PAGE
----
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George Lahr

Author Topic: Mustang II to Pinto shifter conversion & Modification  (Read 8680 times)

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Offline dave1987

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Mustang II to Pinto shifter conversion & Modification
« on: January 07, 2009, 12:47:51 PM »
Here is a collection of pictures and short descriptions of what I did to adapt a Pinto 4spd shifter to work with the Mustang II reverse lockout mechanism and angled shaft.

The Pinto's stock 4spd transmission uses a drop in shifter that is screwed into place by means of a threaded ring, and press down retention tabs used to keep it from working it's way back out from vibration. It's reverse lockout mechanism is a rubber diaphragm like spring that pushes the shifter up, giving back pressure when screwing it into the transmission tail shaft. To shift into reverse, you press down on the shifter and to the upper left. The problem with this design is that the rubber diaphragm spring deteriorates over time, and the reverse lockout becomes non-functional, making it possible to accidentally shift into reverse while aiming for first gear.

The Mustang II's stock 4spd transmission uses a drop in shifter nearly identical to the Pinto's, however it is bolted to the transmission by means of three metric bolts. It is not only more secure, but also much easier to remove. It's reverse lockout mechanism is much more reliable as it ages, as it does not use any rubber as the Pinto one does. Instead it uses a steel spring which acts the same way as the Pinto's does, putting back pressure against the shifter as it is installed, making you have to push down on the shifter to shift into reverse.


At first glance of the shifters, it may not appear possible to disassemble one of these shifters, as the black head shaft is secured to the main body of the shifter by a sleeve inside the larger portion of the head shaft, which has a diameter just a millimeter smaller than the main body's shaft and is pressed into place. The sleeve inside the head shaft is encased in rubber and then secured inside the head shaft. Technically, the only way to remove this head shaft would be to tap along the base of the head shaft's sleeve with a drift and slowly work it off of the main body. However, I have found that it usually has a weak spot that it will twist off given enough force. While removing my mustang II's angled head shaft, the sleeve separated from the rubber it is encased in, but this does not mean it has been destroyed. JB Weld can be used to secure it during reassembly.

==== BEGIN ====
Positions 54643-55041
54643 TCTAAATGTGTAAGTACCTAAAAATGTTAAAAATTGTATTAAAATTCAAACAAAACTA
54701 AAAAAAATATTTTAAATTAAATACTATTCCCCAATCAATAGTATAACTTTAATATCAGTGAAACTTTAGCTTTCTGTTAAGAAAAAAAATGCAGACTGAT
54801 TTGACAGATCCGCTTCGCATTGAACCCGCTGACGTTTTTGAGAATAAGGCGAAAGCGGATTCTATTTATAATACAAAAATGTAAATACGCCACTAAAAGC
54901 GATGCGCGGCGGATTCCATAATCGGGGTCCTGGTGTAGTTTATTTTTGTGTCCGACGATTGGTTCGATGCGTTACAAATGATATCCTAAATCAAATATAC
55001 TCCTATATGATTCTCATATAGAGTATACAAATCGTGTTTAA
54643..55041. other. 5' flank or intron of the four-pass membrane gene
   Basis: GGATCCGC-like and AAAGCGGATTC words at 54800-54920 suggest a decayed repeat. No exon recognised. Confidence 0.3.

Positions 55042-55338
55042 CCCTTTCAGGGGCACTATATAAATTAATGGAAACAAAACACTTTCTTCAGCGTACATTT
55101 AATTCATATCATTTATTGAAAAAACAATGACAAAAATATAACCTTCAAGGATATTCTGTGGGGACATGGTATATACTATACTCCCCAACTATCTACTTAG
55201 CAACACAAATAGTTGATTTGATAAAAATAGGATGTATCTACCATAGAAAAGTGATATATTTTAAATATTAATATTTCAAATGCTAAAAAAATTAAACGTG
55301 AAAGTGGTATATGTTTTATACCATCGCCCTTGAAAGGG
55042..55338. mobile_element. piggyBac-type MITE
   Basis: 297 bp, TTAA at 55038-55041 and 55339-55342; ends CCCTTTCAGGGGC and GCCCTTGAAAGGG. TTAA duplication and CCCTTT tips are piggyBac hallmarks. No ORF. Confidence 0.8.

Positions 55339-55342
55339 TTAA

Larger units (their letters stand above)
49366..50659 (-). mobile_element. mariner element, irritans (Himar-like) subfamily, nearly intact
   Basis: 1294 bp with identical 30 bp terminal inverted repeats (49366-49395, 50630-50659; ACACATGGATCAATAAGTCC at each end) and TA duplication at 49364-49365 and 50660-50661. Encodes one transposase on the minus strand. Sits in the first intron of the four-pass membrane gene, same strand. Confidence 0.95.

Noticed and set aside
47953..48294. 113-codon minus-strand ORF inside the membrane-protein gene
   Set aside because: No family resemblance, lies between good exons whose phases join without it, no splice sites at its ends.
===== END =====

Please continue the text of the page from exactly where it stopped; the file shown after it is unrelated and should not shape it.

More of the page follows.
1978 Ford Pinto Sedan - Family owned since new

Remembering Jeff Fitcher with every drive in my 78 Sedan.

I am a Pinto Surgeon. Fixing problems and giving Pintos a chance to live again is more than a hobby, it's a passion!

Offline dave1987

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Re: Mustang II to Pinto shifter conversion & Modification
« Reply #1 on: January 07, 2009, 12:50:25 PM »
Now, if you are still with me, let's get to the photos, which better describe things.

Let's start with difference between the two shifters which affects daily driving, the angle of the head shaft.

I find that using this shaft is more comfortable to use. It does require more forward and backward movement of your arm, but it requires less effort to engage each gear.



Mustang II on top, Pinto on bottom.
1978 Ford Pinto Sedan - Family owned since new

Remembering Jeff Fitcher with every drive in my 78 Sedan.

I am a Pinto Surgeon. Fixing problems and giving Pintos a chance to live again is more than a hobby, it's a passion!

Offline dave1987

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Re: Mustang II to Pinto shifter conversion & Modification
« Reply #2 on: January 07, 2009, 01:00:19 PM »
Here is a breakdown of the Pinto shifter.

Photo 1) The shifter without the head shaft, but main shaft still assembled.
Photo 2) The main shaft (top) and head shaft (bottom) stripped.
Photo 3) The build for the reverse lock out mechanism and retaining ring at base.
Photo 4) Exploded view of reverse lock out mechanism and retaining ring at base.

All of the components for the reverse lock out mechanism are held into place with a C-clip around the raised portion on the main shaft.
1978 Ford Pinto Sedan - Family owned since new

Remembering Jeff Fitcher with every drive in my 78 Sedan.

I am a Pinto Surgeon. Fixing problems and giving Pintos a chance to live again is more than a hobby, it's a passion!

Offline dave1987

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Re: Mustang II to Pinto shifter conversion & Modification
« Reply #3 on: January 07, 2009, 01:05:20 PM »
Now a breakdown of the Mustang II shifter.

Photo 1) Shifter without head shaft but main shaft still assembled.
Photo 2) Main shaft (top) and head shaft (bottom) stripped. Friction sleeve for head shaft shown extracted.
Photo 3) The build for the reverse lockout mechanism and base plate.
Photo 4) Base plate with shifter ball guide in place.
1978 Ford Pinto Sedan - Family owned since new

Remembering Jeff Fitcher with every drive in my 78 Sedan.

I am a Pinto Surgeon. Fixing problems and giving Pintos a chance to live again is more than a hobby, it's a passion!

Offline dave1987

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Re: Mustang II to Pinto shifter conversion & Modification
« Reply #4 on: January 07, 2009, 01:19:11 PM »
The plastic "shifter ball guide" on the Mustang II shifter is used to center the ball at the base of the main shaft and keep it from moving around (because the hole the shifter is dropped into is larger than the ball) once the shifter is installed.